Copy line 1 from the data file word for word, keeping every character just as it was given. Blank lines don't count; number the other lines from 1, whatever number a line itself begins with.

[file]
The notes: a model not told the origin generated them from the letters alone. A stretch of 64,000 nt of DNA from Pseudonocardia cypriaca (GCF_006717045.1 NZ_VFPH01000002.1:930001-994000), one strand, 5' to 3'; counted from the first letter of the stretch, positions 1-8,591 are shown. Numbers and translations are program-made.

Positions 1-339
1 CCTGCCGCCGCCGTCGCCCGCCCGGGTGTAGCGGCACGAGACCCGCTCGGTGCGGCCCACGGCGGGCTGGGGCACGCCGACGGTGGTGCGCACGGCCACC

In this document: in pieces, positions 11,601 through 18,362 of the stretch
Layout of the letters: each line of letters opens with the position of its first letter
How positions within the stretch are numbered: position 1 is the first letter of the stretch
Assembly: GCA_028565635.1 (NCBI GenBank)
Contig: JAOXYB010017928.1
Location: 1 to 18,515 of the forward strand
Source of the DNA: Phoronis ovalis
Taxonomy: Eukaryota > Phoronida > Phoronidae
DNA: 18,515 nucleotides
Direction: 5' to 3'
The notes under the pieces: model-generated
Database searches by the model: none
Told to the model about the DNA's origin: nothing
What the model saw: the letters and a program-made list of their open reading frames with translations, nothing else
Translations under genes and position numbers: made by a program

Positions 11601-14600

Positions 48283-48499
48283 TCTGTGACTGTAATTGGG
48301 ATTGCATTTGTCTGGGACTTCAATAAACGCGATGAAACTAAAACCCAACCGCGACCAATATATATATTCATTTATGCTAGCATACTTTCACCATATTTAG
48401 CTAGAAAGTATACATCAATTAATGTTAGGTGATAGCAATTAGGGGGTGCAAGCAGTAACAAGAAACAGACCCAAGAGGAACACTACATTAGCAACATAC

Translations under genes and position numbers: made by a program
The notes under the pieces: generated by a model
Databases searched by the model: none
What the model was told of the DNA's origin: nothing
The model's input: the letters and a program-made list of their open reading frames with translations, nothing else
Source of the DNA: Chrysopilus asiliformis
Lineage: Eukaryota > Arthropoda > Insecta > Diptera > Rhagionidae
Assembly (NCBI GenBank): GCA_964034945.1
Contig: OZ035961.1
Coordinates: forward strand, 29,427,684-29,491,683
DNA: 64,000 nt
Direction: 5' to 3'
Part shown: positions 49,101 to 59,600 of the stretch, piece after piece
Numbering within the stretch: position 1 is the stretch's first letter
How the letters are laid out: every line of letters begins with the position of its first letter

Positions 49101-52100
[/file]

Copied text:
The notes: a model not told the origin generated them from the letters alone. A stretch of 64,000 nt of DNA from Pseudonocardia cypriaca (GCF_006717045.1 NZ_VFPH01000002.1:930001-994000), one strand, 5' to 3'; counted from the first letter of the stretch, positions 1-8,591 are shown. Numbers and translations are program-made.